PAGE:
When I began writing my novel, I told my dad that it was inspired by my sister — and it was. What I didn’t tell him was that I was also planning to use him as a model for the character’s father. I didn’t tell him, probably, because I knew I was going to have to kill him off, suddenly, unexpectedly, early in the narrative, and I didn’t want him to take it the wrong way. Chances of my manuscript ever being published were slim anyway, and I knew that if it ever got to that stage, my father would relish every page, laughing at the way I’d portrayed an alternate version of him, knowing I’d written him out of love and good intention. He’d boast about it to everyone he met.
I was never expecting my father to die suddenly, unexpectedly, with my novel still in its early stages. He hadn’t been suffering from any illnesses, hadn’t battled any discernible diseases, hadn’t signaled any warning signs, and yet one day he was found unconscious, unable to be revived.
I had been out to dinner and hadn’t thought to turn up the ringer on my phone. When I finally checked the screen, I found I had 12 missed calls — all from my mother.
“Dad died,” she said, before anything else.
After the shock, and eventually the reality, of her words hit me, guilt began to creep in. My father’s death felt so surreal that I put away the bulk of the novel for years. I picked at it now and again, but I was paralyzed by the thought that large-scale revision might further manipulate fate. I had foreseen his death in writing, down to the type of death he would have, and now that the fiction had become a reality, his passing seemed like proof of the power of my imagination, the negative impact of visualization.
Of course, the rational part of me understood that all this was absurd, but superstition is not rational. It’s about trying to control the uncontrollable, to explain the inexplicable. And it made perfect sense to me at the time. In fact, I began searching for other signs that this was my fault, and I had no trouble finding them. I looked back at the photo book I had given my father for his birthday the year before, for example, and became convinced that with that “gift,” I had sealed his fate in a hardbound book of pictures that couldn’t be amended. I had congratulated him on the end of a life he was still living.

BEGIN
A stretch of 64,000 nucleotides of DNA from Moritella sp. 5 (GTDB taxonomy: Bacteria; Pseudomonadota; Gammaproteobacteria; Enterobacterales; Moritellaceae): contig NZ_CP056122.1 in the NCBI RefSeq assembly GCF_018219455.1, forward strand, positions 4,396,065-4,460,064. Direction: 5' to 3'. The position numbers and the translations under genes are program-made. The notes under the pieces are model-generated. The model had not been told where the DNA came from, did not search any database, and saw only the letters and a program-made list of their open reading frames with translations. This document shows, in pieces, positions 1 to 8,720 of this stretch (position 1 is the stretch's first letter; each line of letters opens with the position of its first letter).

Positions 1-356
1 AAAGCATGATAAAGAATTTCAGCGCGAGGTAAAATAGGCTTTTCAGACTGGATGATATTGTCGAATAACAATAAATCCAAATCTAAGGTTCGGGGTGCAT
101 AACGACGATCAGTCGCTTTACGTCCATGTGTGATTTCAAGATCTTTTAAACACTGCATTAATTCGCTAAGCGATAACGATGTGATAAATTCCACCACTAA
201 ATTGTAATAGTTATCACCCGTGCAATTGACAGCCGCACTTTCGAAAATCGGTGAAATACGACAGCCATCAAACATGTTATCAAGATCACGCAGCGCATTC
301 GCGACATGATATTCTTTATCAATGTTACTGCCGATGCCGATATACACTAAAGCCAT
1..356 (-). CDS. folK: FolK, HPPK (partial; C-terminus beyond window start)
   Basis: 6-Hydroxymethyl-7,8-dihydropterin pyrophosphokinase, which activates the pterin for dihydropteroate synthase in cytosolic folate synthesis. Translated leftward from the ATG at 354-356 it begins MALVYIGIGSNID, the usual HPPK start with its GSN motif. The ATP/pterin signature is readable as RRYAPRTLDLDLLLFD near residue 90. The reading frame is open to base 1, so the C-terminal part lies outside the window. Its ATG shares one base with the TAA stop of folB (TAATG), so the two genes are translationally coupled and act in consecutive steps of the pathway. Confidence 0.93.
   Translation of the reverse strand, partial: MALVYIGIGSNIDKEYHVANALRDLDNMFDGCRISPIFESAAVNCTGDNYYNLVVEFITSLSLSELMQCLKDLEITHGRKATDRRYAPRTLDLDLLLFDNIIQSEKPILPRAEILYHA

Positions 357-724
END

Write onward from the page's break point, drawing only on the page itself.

The worst part was that I had done these things without recognizing the need to say goodbye.
Ultimately, I realized, it wasn’t the impression of having had a hand in his death, or even the need for closure that haunted me, so much as the notion of the missed opportunity. Those years when I worked only blocks away from his office, yet squandered his lunch invitations. When I chose not to pick up the phone, or deflected his myriad questions, his genuine interest in my life and effort to better understand it. When I allowed myself to grow annoyed by his dissection of the Yankees, his extended assessment of the situation in the Middle East, or his analysis of the Sunday morning talk shows.
I had taken him for granted, presuming I knew how he viewed the world, but I hadn’t bothered to ask him. It didn’t occur to me to seek his advice or perspective, to consider he had a point of view worth examining more closely. Now I wouldn’t have the chance to inquire about his secrets, things I thought I didn’t want to know so many years earlier: about his childhood, or the the first impressions he had of my mother, or how he felt when he held each of his children for the first time.
The more time that passed, the more acutely I realized how much more complex he was than I had given him credit for, how layered his intelligence and compassion could be, how many more questions I would’ve asked given the opening. But now it was too late. And that much, at least, was on me.
Years after his death, after finding the strength to finally complete the last page of my novel, and a home for the completed manuscript, I was anxious to receive the actual book. I hadn’t read it from start to finish for a long while, and I was anticipating all of the cringing and desire to wholly change certain elements, the compulsion writers have expressed of never feeling satisfied with a supposedly finished product. What I wasn’t expecting was all of the grief.
Looking back on the finished work, I could see that “Dad” was the one who, draft after draft, stayed most true to life. Lucy, the character inspired by my sister, continually evolved, as did the other fictional characters generated over the life of writing the story. While of course “Dad” was not entirely Dad, certain characteristics remained consistent: his corny sense of humor, his strong faith and belief in dreams. Perhaps, in the end, I hadn’t wanted to tamper with his character any more than I already had.
As I flipped through the pages, I mourned anew while reading the fictional funeral scene, and for the new recognition that my real father wouldn’t be there to see the book come into being, that he wouldn’t be present to see me read from the novel, or boast about his daughter, the published author.
And yet it was satisfying on some level to note that I could feel him again in the pages, alive in a whole new way. His speech patterns, his limping gait, his desire to protect his family. It’s not the same as watching his face light up after finishing the book for the first time, but to know that my father is preserved in the pages themselves is some kind of solace for the lingering guilt. For all of the unanswered questions, and all of the missed opportunities, I can’t help but think he would’ve been proud.